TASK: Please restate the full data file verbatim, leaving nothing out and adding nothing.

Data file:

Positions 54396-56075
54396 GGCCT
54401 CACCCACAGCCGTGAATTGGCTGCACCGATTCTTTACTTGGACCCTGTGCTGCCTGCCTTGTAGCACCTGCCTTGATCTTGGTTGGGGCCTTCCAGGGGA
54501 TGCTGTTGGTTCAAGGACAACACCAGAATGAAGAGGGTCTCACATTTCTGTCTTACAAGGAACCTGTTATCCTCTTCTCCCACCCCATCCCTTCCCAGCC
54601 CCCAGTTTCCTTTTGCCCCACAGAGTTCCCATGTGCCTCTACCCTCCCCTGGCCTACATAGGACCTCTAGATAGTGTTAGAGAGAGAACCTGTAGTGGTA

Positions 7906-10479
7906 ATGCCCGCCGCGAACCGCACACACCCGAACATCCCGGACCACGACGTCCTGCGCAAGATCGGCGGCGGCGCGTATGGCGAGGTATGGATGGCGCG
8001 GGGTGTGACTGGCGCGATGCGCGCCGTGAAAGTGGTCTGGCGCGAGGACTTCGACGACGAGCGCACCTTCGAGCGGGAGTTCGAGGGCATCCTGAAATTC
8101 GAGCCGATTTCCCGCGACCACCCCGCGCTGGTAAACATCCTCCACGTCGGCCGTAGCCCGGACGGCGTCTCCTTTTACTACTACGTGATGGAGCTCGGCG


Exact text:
Positions 54396-56075
54396 GGCCT
54401 CACCCACAGCCGTGAATTGGCTGCACCGATTCTTTACTTGGACCCTGTGCTGCCTGCCTTGTAGCACCTGCCTTGATCTTGGTTGGGGCCTTCCAGGGGA
54501 TGCTGTTGGTTCAAGGACAACACCAGAATGAAGAGGGTCTCACATTTCTGTCTTACAAGGAACCTGTTATCCTCTTCTCCCACCCCATCCCTTCCCAGCC
54601 CCCAGTTTCCTTTTGCCCCACAGAGTTCCCATGTGCCTCTACCCTCCCCTGGCCTACATAGGACCTCTAGATAGTGTTAGAGAGAGAACCTGTAGTGGTA

Positions 7906-10479
7906 ATGCCCGCCGCGAACCGCACACACCCGAACATCCCGGACCACGACGTCCTGCGCAAGATCGGCGGCGGCGCGTATGGCGAGGTATGGATGGCGCG
8001 GGGTGTGACTGGCGCGATGCGCGCCGTGAAAGTGGTCTGGCGCGAGGACTTCGACGACGAGCGCACCTTCGAGCGGGAGTTCGAGGGCATCCTGAAATTC
8101 GAGCCGATTTCCCGCGACCACCCCGCGCTGGTAAACATCCTCCACGTCGGCCGTAGCCCGGACGGCGTCTCCTTTTACTACTACGTGATGGAGCTCGGCG